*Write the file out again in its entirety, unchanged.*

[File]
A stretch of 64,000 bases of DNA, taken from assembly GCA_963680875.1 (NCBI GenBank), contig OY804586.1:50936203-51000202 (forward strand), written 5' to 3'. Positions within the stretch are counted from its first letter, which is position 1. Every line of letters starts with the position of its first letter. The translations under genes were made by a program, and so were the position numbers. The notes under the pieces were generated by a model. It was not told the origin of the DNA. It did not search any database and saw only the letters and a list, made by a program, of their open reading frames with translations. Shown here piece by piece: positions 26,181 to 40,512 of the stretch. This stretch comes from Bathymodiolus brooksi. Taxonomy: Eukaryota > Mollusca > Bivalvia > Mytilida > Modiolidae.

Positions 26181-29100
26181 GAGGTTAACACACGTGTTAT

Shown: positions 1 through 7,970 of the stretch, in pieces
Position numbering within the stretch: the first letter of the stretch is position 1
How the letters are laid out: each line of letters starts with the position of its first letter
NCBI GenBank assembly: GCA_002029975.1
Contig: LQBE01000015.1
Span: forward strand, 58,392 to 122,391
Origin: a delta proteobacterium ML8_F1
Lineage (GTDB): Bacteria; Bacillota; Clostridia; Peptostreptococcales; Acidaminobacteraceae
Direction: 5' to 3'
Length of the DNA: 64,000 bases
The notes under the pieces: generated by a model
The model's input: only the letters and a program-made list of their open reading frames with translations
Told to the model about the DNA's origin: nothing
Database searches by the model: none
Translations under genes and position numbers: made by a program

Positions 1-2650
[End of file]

A stretch of 64,000 bases of DNA, taken from assembly GCA_963680875.1 (NCBI GenBank), contig OY804586.1:50936203-51000202 (forward strand), written 5' to 3'. Positions within the stretch are counted from its first letter, which is position 1. Every line of letters starts with the position of its first letter. The translations under genes were made by a program, and so were the position numbers. The notes under the pieces were generated by a model. It was not told the origin of the DNA. It did not search any database and saw only the letters and a list, made by a program, of their open reading frames with translations. Shown here piece by piece: positions 26,181 to 40,512 of the stretch. This stretch comes from Bathymodiolus brooksi. Taxonomy: Eukaryota > Mollusca > Bivalvia > Mytilida > Modiolidae.

Positions 26181-29100
26181 GAGGTTAACACACGTGTTAT

Shown: positions 1 through 7,970 of the stretch, in pieces
Position numbering within the stretch: the first letter of the stretch is position 1
How the letters are laid out: each line of letters starts with the position of its first letter
NCBI GenBank assembly: GCA_002029975.1
Contig: LQBE01000015.1
Span: forward strand, 58,392 to 122,391
Origin: a delta proteobacterium ML8_F1
Lineage (GTDB): Bacteria; Bacillota; Clostridia; Peptostreptococcales; Acidaminobacteraceae
Direction: 5' to 3'
Length of the DNA: 64,000 bases
The notes under the pieces: generated by a model
The model's input: only the letters and a program-made list of their open reading frames with translations
Told to the model about the DNA's origin: nothing
Database searches by the model: none
Translations under genes and position numbers: made by a program

Positions 1-2650